inside the Eldheimar Museum, Heimaey Island, Iceland
“In area, the home island is so small that it approximates Manhattan south of the Empire State building. The volume of material that came pouring out on Heimaey in 1973 would be enough to envelop New York’s entire financial district, with only the tops of the World Trade Center sticking out like ski huts. The image is not as outlandish as it seems. A few miles west of Manhattan, the high ground of Montclair—of Glen Ridge, Great Notch, and Mountainside—is the product of a similar fissure eruption.” — John McPhee, from “Cooling the Lava,” The Control of Nature
Heimaey, the main island of the Vestmannaeyjar islands of Iceland, via Google Mapsoutside the Eldheimar Museum, Heimaey Island, Iceland
Visiting Heimaey is a bit of a dream come true for FOP. Since reading John McPhee’s dramatic rendering of the island, in the now seemingly ironically titled book The Control of Nature, this place has lived prominently in our imaginations. The convergence of the human and the geologic, as well as a community’s ability to inhabit change, doesn’t get much more literal than this.
On this southern edge of Iceland, in January of 1973, a 1.5 mile long fissure opened and began an outpouring of lava that lasted until July. In addition to birthing an entirely new 225 meter high volcano, the event buried over 300 homes and left millions of tons of tephra in its wake.
Our journey to Heimaey earlier this week began with a short 30 minute ferry from Iceland’s main island. We passed through a dramatic cove filled with caves and turquoise waters. Once off the boat, we hiked through a “house graveyard” where homes are still buried beneath 15 meter deep tongues of solidified lava. From there, we hiked to the stunning new museum, Eldheimar, which was built in remembrance of the events of 1973. It has been built around what is now its centerpiece: an excavation of a buried home.
On Heimaey, the “turn” that we performed was a conceptual one. This is a place where people have adapted to massive, fast, unexpected change. In a matter of hours people had to abandon their homes. In many cases, they returned to homes buried in lava or ash. The lava flow was relatively slow, so as physical and material limits of the town were exceeded, locals were able to save their harbor and the community did not suffer a major loss of life. Because of this, citizens had the time and the psychological capacity to inhabit the change taking place for several months. This afforded active adaptation and creative response (such as spraying sea water on the lava to cool it and protect the harbor from destruction). Inhabitants could experience “catastrophic change” and turn towards it in part because a configuration of fortunate events confined experiences of loss to the loss of material things and not human lives. After 40 years, inhabitants narrate the life of their island in terms of “before” and “after” the eruption. People addressed the changes that engulfed Heimaey and recreated their town with new physical structures, infrastructures, and meanings.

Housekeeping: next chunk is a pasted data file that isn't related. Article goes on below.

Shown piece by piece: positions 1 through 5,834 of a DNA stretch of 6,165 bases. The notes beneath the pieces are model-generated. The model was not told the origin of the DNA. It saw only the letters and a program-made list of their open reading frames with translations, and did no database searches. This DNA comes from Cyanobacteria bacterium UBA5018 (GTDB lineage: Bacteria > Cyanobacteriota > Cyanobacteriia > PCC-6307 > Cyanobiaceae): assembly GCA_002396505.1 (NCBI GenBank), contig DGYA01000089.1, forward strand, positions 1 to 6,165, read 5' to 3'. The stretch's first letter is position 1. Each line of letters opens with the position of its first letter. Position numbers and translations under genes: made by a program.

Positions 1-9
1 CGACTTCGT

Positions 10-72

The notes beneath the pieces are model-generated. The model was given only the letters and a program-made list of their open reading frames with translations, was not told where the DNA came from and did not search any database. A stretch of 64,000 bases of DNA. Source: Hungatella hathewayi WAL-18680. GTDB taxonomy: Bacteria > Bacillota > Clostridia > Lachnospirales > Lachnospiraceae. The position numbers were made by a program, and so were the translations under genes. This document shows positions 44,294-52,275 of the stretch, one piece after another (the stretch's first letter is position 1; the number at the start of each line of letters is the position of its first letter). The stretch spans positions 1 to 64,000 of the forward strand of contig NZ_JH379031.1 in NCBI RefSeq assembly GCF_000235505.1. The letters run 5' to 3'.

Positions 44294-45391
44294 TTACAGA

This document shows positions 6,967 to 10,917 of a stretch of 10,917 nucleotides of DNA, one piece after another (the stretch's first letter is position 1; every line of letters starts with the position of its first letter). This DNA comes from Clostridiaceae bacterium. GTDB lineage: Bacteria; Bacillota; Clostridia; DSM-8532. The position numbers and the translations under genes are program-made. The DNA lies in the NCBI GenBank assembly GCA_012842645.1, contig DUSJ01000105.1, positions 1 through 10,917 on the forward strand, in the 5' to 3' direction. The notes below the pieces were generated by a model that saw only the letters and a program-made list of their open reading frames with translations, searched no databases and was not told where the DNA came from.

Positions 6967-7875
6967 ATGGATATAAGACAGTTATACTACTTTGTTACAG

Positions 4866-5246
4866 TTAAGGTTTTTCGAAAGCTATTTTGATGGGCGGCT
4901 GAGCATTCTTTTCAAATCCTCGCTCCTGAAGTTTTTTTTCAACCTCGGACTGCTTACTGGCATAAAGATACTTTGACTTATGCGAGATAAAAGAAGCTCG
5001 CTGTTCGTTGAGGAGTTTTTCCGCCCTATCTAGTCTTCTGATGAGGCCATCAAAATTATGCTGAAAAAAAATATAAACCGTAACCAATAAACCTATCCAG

What we paused with on Heimaey was our sense that human psychological limits greatly influence how we are able to meet change. If we have the opportunity to meet change from within our physical and cognitive limits, and while in the midst of a crisis that exceeds our psychological limits, there is a much better chance that we can creatively live within and move in accord with changing material realities. If many lives had been lost on Heimay, it’s very likely this island would be place of mourning and the new museum a memorial.
Yet, we all now live in a contemporary context that has exceeded limits across many realities, including the psychological, social, environmental, cultural, economic etc. The geophysical world churns out changes without concern for us or our built environment.